Bangladesh rebuffs pleas to admit people fleeing Myanmar violence
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Bangladesh has rebuffed pleas from the United Nations and other groups to allow in Rohingya Muslims displaced by sectarian clashes in Myanmar, continuing to turn away their boats at its borders.
“It is not in our interest that new refugees come from Myanmar,” Bangladeshi Foreign Minister Dipu Moni told reporters in Dhaka, the capital, on Tuesday.
Border guards “foiled two separate attempts of Rohingyas to enter” Bangladesh on Wednesday, the national news agency reported, sending 70 people back to Myanmar. About 1,500 Rohingya fleeing Myanmar in boats have been turned back since the weekend, when clashes broke out with the majority Rakhine Buddhist population, the Associated Press reported.
“It is not in our interest that new refugees come from Myanmar,” Bangladesh Foreign Minister Dipu Moni told reporters in Dhaka on Tuesday. She reiterated that position Wednesday, the national news agency said.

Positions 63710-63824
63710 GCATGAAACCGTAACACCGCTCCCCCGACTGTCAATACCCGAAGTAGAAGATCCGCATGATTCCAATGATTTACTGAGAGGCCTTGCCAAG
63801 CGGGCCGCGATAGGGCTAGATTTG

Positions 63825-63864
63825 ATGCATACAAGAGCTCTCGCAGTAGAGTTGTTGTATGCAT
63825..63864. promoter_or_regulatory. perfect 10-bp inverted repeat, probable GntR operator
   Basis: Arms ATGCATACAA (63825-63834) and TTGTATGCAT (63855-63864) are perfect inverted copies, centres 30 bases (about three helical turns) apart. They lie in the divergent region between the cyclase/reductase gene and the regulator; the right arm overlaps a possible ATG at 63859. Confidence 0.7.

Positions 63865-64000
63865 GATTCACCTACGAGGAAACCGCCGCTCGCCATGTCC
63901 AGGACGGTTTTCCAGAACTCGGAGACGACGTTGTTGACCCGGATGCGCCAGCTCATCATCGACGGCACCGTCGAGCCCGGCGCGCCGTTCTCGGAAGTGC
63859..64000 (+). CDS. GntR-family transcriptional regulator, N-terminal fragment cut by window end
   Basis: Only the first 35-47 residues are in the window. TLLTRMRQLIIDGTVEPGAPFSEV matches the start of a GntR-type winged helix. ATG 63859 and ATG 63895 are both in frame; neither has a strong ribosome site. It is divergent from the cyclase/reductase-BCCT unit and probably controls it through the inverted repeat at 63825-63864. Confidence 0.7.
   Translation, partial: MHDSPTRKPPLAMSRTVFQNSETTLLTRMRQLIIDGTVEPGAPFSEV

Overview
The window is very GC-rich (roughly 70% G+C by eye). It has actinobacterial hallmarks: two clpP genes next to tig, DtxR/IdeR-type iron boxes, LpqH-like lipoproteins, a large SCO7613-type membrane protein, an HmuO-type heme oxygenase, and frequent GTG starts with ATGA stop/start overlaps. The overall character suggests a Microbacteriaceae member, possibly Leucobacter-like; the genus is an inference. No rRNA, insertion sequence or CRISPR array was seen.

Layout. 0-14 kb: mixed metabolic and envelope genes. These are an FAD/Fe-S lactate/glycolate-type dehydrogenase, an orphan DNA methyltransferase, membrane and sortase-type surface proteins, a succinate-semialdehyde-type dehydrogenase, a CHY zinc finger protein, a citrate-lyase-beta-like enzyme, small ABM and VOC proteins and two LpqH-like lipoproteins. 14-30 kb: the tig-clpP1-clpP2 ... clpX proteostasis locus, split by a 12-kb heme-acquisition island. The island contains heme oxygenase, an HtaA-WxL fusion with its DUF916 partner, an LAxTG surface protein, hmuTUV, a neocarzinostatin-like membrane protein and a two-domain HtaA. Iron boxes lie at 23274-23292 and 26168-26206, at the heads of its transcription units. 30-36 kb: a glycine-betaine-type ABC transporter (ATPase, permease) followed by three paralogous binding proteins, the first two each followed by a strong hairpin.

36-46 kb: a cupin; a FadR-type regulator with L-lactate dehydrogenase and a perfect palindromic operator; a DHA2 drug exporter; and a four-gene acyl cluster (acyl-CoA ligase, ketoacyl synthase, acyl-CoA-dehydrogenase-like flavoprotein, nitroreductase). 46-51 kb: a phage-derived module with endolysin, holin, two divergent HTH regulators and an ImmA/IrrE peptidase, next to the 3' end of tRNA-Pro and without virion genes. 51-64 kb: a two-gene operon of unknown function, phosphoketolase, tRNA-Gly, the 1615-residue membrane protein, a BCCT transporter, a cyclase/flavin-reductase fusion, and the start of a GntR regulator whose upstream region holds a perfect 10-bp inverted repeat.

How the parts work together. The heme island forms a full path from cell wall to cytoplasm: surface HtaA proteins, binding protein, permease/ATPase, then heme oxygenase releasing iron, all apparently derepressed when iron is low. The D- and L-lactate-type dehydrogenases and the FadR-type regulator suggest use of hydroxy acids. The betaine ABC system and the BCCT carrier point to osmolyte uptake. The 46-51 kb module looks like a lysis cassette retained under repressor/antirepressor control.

The United Nations’ refugee agency has called on Bangladesh to provide a haven for people fleeing the fighting in coastal Rakhine state, where rival mobs of Rakhine Buddhists and Rohingya Muslims have burned homes and at least a dozen people have died. The violence in western Myanmar erupted after the lynching of 10 Muslims in retaliation for the rape and murder of a Buddhist girl, allegedly at the hands of three Muslims.
The Rohingya minority, estimated by the U.N. to number about 800,000, lack official acceptance from both Bangladesh and Myanmar, leaving them in effect stateless as the violence explodes. Bangladesh’s Foreign Ministryit is working with Myanmar “to ensure that developments in the Rakhine state do not have any trans-boundary spillover.”
The U.S. joined the public calls on Bangladesh on Wednesday, with State Department spokeswoman Victoria Nuland urging the country to ensure refugees aren’t turned back to their persecutors, Agence France-Presse reported.
“By closing its border when violence in Arakan state is out of control, Bangladesh is putting lives at grave risk,” Human Rights Watch refugee program director Bill Frelick said Tuesday. “Bangladesh has an obligation under international law to keep its border open to people fleeing threats to their lives.”
-- Emily Alpert in Los Angeles